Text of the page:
Piglet transplanted in Univalle, survives happily. Positive prospects for human transplants.
As a unique case in the world, a pig model, that received the transplant of one of its lungs from another pig, survives in a very good state of health one year after the surgery, without any immunosuppressive medication.
These results are encouraging the application of this technique in humans, with the benefits that this would mean in terms of quality of life of the recipient patient, and reducing costs for patients, their families, and the health systems. So far now, immunosuppressive drugs must be prescribed after a transplant, and patients must continue with this medication for the rest of their lives.
With immunosuppression, patients are exposed in a very vulnerable way to the aggressions of the external world, since what has been done is to annul the natural response of the defense of the organism to the presence of a foreign element, through specialized medications. It is the only way to avoid the rejection of the transplanted organ.
The transplant was done by the Research group in Regenerative Medicine of the University of Valle, led by Oscar Gutiérrez Montes, professor of the Faculty of Health. The project also included the participation of Doctors Gustavo Valderrama H. and Henry Rodríguez; Veterinarians Rodrigo Zambrano and Laura Rodríguez; and Bacteriologists Jaime Muñoz and Olga Fernández, in addition to the support of the rest of the team, who applied a novel technique to prevent the rejection of the transplanted lung by the immune system of the receptor.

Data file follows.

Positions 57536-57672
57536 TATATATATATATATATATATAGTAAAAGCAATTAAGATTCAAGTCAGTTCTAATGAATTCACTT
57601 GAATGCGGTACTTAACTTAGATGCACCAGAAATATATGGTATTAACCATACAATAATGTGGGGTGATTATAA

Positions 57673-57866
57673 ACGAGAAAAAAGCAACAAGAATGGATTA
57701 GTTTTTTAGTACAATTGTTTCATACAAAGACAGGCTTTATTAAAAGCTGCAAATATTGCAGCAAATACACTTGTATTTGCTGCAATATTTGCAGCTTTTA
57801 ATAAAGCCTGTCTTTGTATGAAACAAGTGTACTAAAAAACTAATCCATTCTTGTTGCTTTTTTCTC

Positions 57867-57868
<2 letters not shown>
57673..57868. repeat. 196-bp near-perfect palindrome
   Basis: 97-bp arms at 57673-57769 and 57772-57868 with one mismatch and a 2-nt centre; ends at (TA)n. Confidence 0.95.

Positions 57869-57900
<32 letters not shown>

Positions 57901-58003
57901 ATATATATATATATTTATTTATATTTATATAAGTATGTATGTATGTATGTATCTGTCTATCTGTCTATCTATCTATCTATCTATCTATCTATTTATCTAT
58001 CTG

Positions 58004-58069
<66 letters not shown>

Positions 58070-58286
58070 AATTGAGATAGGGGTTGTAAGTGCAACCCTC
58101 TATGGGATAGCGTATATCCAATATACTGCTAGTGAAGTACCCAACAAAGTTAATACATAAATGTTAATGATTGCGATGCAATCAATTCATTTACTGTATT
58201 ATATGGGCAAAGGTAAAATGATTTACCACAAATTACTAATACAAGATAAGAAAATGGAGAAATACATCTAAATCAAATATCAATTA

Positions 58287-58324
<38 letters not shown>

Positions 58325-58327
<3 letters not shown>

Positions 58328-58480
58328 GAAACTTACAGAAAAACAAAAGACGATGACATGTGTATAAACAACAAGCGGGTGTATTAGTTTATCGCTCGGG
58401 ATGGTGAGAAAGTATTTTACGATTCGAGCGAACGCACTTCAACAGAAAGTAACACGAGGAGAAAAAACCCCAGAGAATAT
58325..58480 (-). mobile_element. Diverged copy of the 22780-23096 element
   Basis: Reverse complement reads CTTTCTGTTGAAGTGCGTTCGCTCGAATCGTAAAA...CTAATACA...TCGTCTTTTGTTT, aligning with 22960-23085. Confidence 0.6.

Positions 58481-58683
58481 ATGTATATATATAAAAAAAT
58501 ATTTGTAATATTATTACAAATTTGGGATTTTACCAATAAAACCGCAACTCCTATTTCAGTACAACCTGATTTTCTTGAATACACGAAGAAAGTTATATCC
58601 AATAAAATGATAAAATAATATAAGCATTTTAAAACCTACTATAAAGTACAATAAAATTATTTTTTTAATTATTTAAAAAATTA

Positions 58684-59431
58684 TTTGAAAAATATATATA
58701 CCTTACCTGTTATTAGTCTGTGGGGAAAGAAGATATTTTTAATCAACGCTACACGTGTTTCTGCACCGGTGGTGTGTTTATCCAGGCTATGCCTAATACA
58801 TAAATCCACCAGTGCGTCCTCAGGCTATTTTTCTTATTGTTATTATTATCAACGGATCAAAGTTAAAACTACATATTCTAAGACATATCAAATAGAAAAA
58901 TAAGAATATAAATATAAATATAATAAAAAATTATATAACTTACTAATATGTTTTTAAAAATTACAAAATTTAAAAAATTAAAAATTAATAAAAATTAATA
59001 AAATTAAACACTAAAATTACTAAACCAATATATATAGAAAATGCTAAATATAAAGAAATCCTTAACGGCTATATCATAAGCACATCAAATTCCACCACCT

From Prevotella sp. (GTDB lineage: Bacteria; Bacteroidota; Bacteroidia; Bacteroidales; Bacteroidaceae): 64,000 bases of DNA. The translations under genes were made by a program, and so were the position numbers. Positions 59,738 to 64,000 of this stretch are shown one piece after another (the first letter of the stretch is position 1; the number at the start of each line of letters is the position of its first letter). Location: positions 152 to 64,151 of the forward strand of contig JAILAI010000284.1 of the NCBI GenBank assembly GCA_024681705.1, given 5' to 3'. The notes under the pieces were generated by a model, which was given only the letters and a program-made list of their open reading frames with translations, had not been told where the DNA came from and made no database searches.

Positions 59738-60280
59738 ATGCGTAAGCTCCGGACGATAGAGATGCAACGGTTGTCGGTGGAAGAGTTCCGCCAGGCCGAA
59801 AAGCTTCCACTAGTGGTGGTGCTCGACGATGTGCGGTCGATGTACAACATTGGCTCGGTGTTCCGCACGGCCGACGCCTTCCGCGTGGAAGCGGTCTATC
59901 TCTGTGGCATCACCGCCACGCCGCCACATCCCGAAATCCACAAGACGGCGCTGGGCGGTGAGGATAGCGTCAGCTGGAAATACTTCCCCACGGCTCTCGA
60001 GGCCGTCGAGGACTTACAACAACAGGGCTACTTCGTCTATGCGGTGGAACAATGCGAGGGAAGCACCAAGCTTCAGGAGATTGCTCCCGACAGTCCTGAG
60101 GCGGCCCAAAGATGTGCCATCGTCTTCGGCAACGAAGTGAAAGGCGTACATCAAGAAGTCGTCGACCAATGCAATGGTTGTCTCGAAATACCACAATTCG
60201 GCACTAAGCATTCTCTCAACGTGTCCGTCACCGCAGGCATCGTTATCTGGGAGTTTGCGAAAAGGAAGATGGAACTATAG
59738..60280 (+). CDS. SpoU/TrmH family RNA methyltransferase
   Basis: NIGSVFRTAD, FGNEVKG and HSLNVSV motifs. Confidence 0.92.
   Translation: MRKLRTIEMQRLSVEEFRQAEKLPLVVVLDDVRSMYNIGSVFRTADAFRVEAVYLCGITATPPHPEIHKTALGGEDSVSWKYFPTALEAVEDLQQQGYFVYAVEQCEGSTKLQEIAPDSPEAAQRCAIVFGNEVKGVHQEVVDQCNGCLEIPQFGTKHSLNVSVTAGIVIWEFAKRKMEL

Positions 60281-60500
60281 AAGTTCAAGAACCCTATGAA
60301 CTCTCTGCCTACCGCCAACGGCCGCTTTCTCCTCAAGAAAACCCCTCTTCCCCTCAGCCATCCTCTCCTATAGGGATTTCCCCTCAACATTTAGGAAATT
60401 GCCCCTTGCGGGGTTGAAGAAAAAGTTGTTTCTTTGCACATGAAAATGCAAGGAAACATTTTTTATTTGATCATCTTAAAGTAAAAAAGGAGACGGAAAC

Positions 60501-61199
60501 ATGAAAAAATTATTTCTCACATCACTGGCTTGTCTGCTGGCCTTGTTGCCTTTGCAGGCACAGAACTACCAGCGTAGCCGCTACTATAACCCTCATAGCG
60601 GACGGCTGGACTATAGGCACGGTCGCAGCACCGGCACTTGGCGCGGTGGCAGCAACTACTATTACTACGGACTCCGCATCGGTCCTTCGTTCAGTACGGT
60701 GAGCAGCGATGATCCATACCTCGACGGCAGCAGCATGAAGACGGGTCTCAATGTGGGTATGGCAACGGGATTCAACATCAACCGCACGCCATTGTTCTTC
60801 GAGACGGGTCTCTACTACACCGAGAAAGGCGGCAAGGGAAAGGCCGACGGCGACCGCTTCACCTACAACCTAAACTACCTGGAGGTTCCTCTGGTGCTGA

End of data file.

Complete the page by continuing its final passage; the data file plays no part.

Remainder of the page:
These positive results encourage the research group to continue their work, aiming to be able to prove the technique in human beings, in accordance with ethical, scientific and methodological requirements.
Professor Oscar Gutiérrez
"Through chimerization techniques, the recipient bio model did not register the transplanted lung as a foreign element, thus, it did not reject the lung, which normally happens with the techniques that are currently used for transplants. Through biochemical processes, the receiver "reads" the "written" codes in the cells of the receiving organism, and compares them with their own; if they are different, immune system rejects the new organ, causing the failure of the transplant. Chimerization technique allow us to ensure that the transplanted organ is "recoded" by the receiving body and accepted without rejection", explained Professor Gutiérrez, who directs the experiments.
"After this successful process, we hope this technique can be applied in humans in a satisfactory way. Thereby, we would face a fact of great importance for humanity, since it would allow extending the survival of patients with transplants, without increasing the costs of their post-transplant treatment”, said Professor Gutiérrez, adding that "we have a lot of faith” about this process.
We hope that institutions, such as the University Hospital of Valle, can resume its transplant program, revolutionizing the techniques used and benefiting thousands of patients and the health system.
September 7 /2017
August 26 /2018
Celebrating the first year after transplant
With a cake and a happy meeting, the Faculty of Health of the University of Valle celebrated the first year of post-operative life of the pig, named "Pachoron", after the transplant of one of its lungs. The name was jokingly given to the piglet because its transplant operation coincided with the date of Pope Francis' visit to Colombia (September 5, 2017).
Researchers, journalists, professors, students and other members of the University of Valle, attended to the celebration, which took place at Faculty of Health, on 6th of September. “This is an outstanding achievement of the research in Colombia, with a world-class impact," concluded Professor Gutiérrez.
Students, teachers and officials of University of Valle, surround Professor Óscar Gutiérrez and Pachorron the piglet, in the celebration of a year after its lung transplant.